Despite the reference to federal law, Zimmerman notes that the Consumer Product Safety Commission was not involved in either the stop-use notice or the (significantly) voluntary recall. In addition, there is little agreement on whether the addition of a redundant braking system using parts engineered by another fabricator constitutes a "refurbishment" or a new unit, as OTE contends. "MSA is not happy that they're doing it," Zimmerman says, "but I'm not sure they can stop them."

The Redpoint is not the only device of its type on the market. What it shares with other mechanical, friction-based auto-belays is its utilization of a system not unlike the disc brakes typically used to slow automobiles. Earlier, relatively infrequent incidents involving Redpoints soon after MSA's entry into the climbing market had demonstrated some of the drawbacks of any friction-based system - brake-pad wear and a buildup of dust created by the friction that could contribute to a "floating" of the brake pad, as well as potential wear to or stuttering of the unit's clutch bearing. These are, obviously, devices that for safety reasons require regular inspection, maintenance and outside servicing. (MSA's troubles eventually led it to recommend twice-annual servicing, where previously it had specified annual servicing.)

The North Safety Auto Belay is also a friction-based unit that is outfitted with two independent brakes. Like the Redpoint devices, the North device's design is small and modular, allowing it to be easily moved from one place to another on a climbing wall, shipped less expensively than other, bulkier types of auto-belays, and reengineered to accept future technological advances. Griffiths also touts the system's galvanized steel cable, which he says lasts longer and shows wear more clearly than nylon webbing and other materials, and its built-in counter that takes the guesswork out of determining servicing intervals.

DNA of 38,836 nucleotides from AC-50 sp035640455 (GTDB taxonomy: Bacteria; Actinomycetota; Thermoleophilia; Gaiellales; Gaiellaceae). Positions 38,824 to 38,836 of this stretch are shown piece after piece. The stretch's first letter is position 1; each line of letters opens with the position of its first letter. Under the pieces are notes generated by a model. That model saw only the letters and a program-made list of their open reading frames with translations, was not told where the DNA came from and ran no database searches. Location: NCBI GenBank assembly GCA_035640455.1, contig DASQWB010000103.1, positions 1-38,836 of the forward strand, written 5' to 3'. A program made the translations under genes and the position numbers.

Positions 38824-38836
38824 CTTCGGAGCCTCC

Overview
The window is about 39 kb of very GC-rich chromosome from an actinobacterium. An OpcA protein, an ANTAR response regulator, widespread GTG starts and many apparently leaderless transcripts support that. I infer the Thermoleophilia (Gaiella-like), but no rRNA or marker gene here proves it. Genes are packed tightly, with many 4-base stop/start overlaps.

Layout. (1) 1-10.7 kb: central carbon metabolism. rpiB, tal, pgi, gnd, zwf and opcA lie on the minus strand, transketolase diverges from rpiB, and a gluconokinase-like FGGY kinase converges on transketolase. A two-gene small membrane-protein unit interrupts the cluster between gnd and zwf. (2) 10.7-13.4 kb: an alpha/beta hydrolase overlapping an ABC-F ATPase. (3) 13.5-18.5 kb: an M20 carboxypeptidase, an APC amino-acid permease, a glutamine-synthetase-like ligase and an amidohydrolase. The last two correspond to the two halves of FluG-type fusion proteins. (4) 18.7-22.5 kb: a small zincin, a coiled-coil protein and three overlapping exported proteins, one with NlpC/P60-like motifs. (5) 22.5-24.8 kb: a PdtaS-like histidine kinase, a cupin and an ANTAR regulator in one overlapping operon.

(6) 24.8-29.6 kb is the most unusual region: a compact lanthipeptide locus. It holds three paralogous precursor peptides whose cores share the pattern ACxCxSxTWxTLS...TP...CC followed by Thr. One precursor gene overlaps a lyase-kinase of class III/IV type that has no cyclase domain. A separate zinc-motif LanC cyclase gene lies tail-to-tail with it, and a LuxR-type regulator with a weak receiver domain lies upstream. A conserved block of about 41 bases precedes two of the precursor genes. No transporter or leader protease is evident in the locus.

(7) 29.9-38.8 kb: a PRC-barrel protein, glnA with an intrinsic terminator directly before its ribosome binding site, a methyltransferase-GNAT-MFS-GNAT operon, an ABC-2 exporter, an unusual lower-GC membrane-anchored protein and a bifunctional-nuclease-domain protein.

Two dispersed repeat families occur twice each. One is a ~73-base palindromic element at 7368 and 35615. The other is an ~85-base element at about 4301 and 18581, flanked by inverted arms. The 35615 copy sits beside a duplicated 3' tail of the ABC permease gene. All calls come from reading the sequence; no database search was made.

One trouble spot, however, is the servicing interval itself. The device's user manual requires that it be serviced at whichever point comes sooner: Six months, or 120,000 clicks (which occur each half meter up or down a wall) on the counter. One trip up and down a 30-foot climbing wall (and walls generally are built taller each year) would equal 40 clicks, at which rate 30 climbs a day would necessitate costly and time-consuming servicing every 100 days.

Griffiths concedes the problem. "As the device was sold in Europe, the 120,000 number coincided with an average gym owner getting six months' worth of use out of it," he says. "But now, we've sold some of these products in Japan, and the usage there is phenomenal. We talked to one guy who in three or four months had already seen a count of 450,000." Seeking a solution that wouldn't involve customers having to send their auto-belays back to the manufacturer on a monthly basis, Applied Safety Solutions is in the process of collating wear data on the various auto-belay parts on behalf of North Safety Products and Honeywell, its Holland-based parent company, to determine whether the 120,000-click or six-month recommendations could be extended.